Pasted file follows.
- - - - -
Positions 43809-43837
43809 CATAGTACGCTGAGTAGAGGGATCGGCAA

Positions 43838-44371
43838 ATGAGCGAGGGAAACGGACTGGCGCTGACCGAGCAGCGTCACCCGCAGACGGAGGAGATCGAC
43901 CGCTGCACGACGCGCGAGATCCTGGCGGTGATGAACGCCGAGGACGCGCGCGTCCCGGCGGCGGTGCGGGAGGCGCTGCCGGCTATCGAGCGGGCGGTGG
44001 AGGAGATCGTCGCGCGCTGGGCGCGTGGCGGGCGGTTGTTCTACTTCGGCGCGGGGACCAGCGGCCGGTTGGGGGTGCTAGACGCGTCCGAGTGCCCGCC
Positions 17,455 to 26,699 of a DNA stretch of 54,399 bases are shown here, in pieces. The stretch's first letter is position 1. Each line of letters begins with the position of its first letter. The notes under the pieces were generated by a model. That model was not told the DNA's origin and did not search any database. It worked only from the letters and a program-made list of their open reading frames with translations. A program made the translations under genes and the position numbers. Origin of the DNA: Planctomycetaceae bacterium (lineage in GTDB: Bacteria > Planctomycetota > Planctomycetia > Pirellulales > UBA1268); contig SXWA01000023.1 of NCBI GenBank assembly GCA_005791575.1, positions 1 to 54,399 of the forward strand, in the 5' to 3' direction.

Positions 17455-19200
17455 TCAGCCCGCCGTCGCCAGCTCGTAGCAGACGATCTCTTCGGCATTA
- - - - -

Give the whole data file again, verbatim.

Positions 43809-43837
43809 CATAGTACGCTGAGTAGAGGGATCGGCAA

Positions 43838-44371
43838 ATGAGCGAGGGAAACGGACTGGCGCTGACCGAGCAGCGTCACCCGCAGACGGAGGAGATCGAC
43901 CGCTGCACGACGCGCGAGATCCTGGCGGTGATGAACGCCGAGGACGCGCGCGTCCCGGCGGCGGTGCGGGAGGCGCTGCCGGCTATCGAGCGGGCGGTGG
44001 AGGAGATCGTCGCGCGCTGGGCGCGTGGCGGGCGGTTGTTCTACTTCGGCGCGGGGACCAGCGGCCGGTTGGGGGTGCTAGACGCGTCCGAGTGCCCGCC
Positions 17,455 to 26,699 of a DNA stretch of 54,399 bases are shown here, in pieces. The stretch's first letter is position 1. Each line of letters begins with the position of its first letter. The notes under the pieces were generated by a model. That model was not told the DNA's origin and did not search any database. It worked only from the letters and a program-made list of their open reading frames with translations. A program made the translations under genes and the position numbers. Origin of the DNA: Planctomycetaceae bacterium (lineage in GTDB: Bacteria > Planctomycetota > Planctomycetia > Pirellulales > UBA1268); contig SXWA01000023.1 of NCBI GenBank assembly GCA_005791575.1, positions 1 to 54,399 of the forward strand, in the 5' to 3' direction.

Positions 17455-19200
17455 TCAGCCCGCCGTCGCCAGCTCGTAGCAGACGATCTCTTCGGCATTA